age 65 and Poor over were poor , and 34 percent had incomes that were less than 125 percent of the poverty line;2 21 percent of widows, 25 percent of...8217 who will become poor in widowhood will be drawn from this low - income ’.group. . :" In assessing the potential effects of REA survivorship rules on...security benefits less than the poverty level, and less than 10 percent would actually be poor when other income is taken into account, according to our

  4. Cooperative effects enhance the transport properties of molecular spider teams

    CERN Document Server

    Rank, Matthias; Frey, Erwin

    2013-01-01

    Molecular spiders are synthetic molecular motors based on DNA nanotechnology. While natural molecular motors have evolved towards very high efficiency, it remains a major challenge to develop efficient designs for man-made molecular motors. Inspired by biological motor proteins like kinesin and myosin, molecular spiders comprise a body and several legs. The legs walk on a lattice that is coated with substrate which can be cleaved catalytically. We propose a novel molecular spider design in which n spiders form a team. Our theoretical considerations show that coupling several spiders together alters the dynamics of the resulting team significantly. Although spiders operate at a scale where diffusion is dominant, spider teams can be tuned to behave nearly ballistic, which results in fast and predictable motion. Based on the separation of time scales of substrate and product dwell times, we develop a theory which utilises equivalence classes to coarse-grain the micro-state space. In addition, we calculate diffus...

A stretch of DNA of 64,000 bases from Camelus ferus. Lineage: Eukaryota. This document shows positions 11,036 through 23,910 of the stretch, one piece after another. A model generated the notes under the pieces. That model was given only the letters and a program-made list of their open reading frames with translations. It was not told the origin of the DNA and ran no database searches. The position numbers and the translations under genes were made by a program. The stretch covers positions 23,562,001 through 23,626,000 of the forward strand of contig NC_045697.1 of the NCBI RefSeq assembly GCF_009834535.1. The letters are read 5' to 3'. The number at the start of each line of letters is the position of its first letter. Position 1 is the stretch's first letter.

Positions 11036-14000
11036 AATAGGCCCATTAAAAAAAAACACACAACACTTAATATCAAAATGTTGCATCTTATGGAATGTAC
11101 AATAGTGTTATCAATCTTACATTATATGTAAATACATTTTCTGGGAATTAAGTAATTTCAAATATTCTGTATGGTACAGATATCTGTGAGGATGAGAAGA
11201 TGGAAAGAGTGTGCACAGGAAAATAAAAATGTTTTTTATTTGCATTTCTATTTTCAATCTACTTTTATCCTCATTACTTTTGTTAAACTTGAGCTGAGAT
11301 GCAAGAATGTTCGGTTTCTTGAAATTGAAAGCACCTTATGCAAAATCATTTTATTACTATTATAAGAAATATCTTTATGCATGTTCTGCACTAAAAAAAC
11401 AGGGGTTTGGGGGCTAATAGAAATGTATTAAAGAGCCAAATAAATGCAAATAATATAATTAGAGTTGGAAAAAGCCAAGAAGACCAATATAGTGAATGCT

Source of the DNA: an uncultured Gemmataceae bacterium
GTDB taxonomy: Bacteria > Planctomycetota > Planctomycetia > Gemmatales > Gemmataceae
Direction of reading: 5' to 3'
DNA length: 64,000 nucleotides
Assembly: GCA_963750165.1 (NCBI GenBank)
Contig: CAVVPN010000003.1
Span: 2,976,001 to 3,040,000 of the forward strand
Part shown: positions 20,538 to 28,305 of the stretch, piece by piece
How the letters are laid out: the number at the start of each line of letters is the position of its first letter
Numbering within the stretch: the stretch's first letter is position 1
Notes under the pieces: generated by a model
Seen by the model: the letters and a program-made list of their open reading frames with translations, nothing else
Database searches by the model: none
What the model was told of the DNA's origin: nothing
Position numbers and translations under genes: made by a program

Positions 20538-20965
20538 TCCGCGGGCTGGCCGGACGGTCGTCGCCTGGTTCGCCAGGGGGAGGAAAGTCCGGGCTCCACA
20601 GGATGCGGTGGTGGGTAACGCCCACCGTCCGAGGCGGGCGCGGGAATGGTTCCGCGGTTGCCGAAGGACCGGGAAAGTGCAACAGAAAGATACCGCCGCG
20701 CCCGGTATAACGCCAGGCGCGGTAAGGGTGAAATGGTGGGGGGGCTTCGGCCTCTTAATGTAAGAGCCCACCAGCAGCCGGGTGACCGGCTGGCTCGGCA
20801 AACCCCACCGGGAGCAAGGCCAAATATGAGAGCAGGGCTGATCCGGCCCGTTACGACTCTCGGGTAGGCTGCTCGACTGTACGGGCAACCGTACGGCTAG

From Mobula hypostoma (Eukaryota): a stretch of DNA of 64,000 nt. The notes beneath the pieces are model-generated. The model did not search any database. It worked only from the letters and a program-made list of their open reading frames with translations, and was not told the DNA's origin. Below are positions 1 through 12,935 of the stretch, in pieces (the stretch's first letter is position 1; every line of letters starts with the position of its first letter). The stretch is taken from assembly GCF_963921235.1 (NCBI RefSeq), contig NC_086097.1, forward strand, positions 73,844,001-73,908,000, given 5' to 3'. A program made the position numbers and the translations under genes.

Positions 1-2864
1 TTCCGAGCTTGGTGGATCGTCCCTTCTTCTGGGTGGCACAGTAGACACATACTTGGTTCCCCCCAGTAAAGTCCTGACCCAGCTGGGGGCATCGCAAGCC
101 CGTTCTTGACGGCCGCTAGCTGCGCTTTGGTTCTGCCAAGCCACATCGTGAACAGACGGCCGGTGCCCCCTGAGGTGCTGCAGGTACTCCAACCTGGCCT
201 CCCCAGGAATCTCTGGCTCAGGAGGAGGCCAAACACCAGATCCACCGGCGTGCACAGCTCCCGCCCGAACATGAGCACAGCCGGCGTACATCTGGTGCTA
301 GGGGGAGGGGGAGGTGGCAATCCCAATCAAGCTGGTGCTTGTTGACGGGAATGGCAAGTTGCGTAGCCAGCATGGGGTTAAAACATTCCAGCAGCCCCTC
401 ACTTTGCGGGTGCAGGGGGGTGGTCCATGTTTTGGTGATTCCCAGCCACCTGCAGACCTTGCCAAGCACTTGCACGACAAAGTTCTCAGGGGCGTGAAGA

5. Edge effect on weevils and spiders

    Directory of Open Access Journals (Sweden)

    R. Horváth

    2002-05-01

    Full Text Available The edge effect on weevils and spiders was tested along oak forest – meadow transects using sweep-net samples at the Síkfökút Project in Hungary. For spiders the species richness was significantly higher in the forest edge than either in the meadow or the forest interior. For weevils the species richness of the forest edge was higher than that of the meadow, but the difference was not statistically significant whereas the species richness of the forest interior was significantly lower than that of the forest edge and the meadow. The composition of the spider assemblage of the edge was more similar to the forest, while the composition of weevils in the edge was more similar to the meadow. Our results based on two invertebrate groups operating on different trophic levels suggest that there is a significant edge effect for the studied taxa resulting in higher species richness in the edge.